Life Insurance Distribution System in Japanese Market ----Series 4: Deregulation Period from the mid-1980s to present---After the Plaza Accord in 1985, Japanese economy fell into a recession due to the rapid appreciation of the yen. A series of financial and monetary easing policies had been taken aiming at stimulating the growth of domestic market, namely to encourage households to consume and to spur corporates to conduct more investments. As a part of those policies, the interest rates were gradually liberalized. Meanwhile, the real estate and securities investments especially in equities became significantly active from the mid-1980s as the progress in the deregulations of financial and capital markets, and Japanese economy entered into a so-called asset-inflated growth period. To respond to these changes in the business environment, a revolutionary new insurance product, variable insurance, in which the value of the policy is linked with the investment performance of insurance company, was introduced into the Japanese market in October 1986 after approved by the regulatory authorities. Moreover, the single-payment type of endowment insurance product in which the assumed interest rate tended to be set at a relatively high level became tremendously popular. However, insurance companies are exposed to the competition not only from the same industry but also from other financial institutions since then. This means that a comprehensive financial knowledge will be preferred when conducting insurance solicitation activities. In fact, both the industry association and the individual companies have engaged in improving the financial knowledge of sales agents. For instance, the Life Insurance Association of Japan (LIAJ) immediately started a qualifying examination program relating to variable insurance solicitations when such products became legitimated in 1986. Two years later, LIAJ also started the Financial Advisor Certification Examination. Then in 1992, LIAJ started another two qualifying examinations for Life Consultant (LC) and Senior Life Consultant (SLC) respectively. About one year later, a Total Life Consultant Certification Examination (TLC) was started as well. On the other hand, insurance companies had been utilizing social media advertising sales agent, especially the female sales agent. Most of advertisements regarding sales agent during this period promoted an energetic, intelligent and courteous image of female insurance sales agent. It seemed that all those efforts had been paid off to some degree. During the bubble economy period, the turnover rates 1
of sales agents had been improved, and both the number of registered sales agent and active sales agent were in an upward trend. However, the life insurance industry was significantly damaged as the severe economic conditions continued following the collapse of bubble economy in the early 1990s. The number of new policies and the total value of policies in force had been following a downward trend from the mid-1990s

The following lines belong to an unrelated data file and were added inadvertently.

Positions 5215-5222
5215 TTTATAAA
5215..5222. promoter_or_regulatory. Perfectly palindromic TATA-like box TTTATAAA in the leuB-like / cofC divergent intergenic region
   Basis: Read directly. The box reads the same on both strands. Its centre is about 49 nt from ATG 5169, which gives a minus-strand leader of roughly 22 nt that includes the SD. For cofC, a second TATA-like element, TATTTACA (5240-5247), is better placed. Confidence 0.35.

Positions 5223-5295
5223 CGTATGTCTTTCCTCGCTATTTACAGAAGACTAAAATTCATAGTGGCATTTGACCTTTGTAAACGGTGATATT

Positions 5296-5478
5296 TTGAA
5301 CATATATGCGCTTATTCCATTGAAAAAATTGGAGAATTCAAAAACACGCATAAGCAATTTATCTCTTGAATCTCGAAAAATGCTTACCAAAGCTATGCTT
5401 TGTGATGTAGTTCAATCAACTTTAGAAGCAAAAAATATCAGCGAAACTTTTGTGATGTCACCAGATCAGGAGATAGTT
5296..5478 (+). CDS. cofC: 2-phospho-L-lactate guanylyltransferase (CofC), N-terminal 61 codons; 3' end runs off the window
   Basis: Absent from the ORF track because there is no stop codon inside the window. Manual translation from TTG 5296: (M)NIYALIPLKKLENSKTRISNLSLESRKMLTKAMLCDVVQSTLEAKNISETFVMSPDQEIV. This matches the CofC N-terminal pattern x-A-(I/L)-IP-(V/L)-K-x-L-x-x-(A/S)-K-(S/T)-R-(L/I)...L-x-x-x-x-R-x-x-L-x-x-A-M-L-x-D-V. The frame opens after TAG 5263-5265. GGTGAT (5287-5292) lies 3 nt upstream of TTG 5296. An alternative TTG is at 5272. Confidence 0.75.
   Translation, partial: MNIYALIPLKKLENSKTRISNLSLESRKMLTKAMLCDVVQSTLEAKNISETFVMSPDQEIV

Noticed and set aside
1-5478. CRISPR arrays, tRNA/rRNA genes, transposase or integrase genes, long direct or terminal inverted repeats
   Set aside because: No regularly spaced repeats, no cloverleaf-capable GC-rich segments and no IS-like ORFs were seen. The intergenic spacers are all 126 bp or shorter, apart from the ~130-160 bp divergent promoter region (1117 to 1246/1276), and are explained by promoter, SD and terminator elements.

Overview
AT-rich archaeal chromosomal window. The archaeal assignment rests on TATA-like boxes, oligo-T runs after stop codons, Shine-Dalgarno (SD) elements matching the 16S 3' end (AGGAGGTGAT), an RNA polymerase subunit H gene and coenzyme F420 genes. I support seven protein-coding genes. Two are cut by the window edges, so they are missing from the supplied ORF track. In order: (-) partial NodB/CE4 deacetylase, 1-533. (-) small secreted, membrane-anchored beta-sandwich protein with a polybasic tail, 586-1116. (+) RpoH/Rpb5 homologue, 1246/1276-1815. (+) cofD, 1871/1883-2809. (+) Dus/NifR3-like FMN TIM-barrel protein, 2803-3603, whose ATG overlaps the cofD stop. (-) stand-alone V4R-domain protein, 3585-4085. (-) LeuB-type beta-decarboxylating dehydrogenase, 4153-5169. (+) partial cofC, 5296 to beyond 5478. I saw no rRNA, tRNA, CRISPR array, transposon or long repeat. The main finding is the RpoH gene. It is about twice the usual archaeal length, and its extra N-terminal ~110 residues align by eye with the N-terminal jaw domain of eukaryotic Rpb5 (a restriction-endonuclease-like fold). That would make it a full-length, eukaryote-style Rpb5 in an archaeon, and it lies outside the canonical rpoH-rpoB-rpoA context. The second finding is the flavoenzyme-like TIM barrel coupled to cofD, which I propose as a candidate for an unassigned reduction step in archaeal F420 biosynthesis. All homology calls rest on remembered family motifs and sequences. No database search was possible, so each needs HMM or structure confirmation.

countermeasures against the economic recession, the government promoted a further financial liberalization. Regarding the insurance industry, as a major part of relaxation of regulations, the Insurance Business Act was revised in 1995 and became effective on April 1, 1996. With respect to the life insurance distribution system, the main points of the Amended Insurance Business Act can be summarized as follows. Firstly, cross entry between life insurance business and non-life insurance business through subsidiaries in respective business fields has been permitted. As a result, in 1996, eleven non-life insurance companies entered into the life insurance market by establishing a subsidiary company. It is notable that the major distribution channels adopted by those newcomers are agency channels. Secondly, the restrictions on the insurance policy design and the price setting have been relaxed by shifting from the authorization system to the registration system. This suggests that as a means of competition, the product differentiation including policy design and/or price becomes available. Thirdly, the entry into the third sector by the subsidiaries of life insurance companies and non-life insurance companies are permitted. This means the business handled by the insurance company will become more diversified, and therefore the sales agent with comprehensive financial knowledge will be more desirable for the insurance solicitation activities. Moreover, the Amended Insurance Business Act allows insurance companies to utilize brokerage distribution system for insurance solicitations. Also, the financial institutions such as securities companies and banks are allowed to conduct insurance solicitations by the Amended Act. In fact, the deregulation for securities companies was promoted in December 1998, while that for banks was implemented in phases during the period from April 2001 to December 2007. 2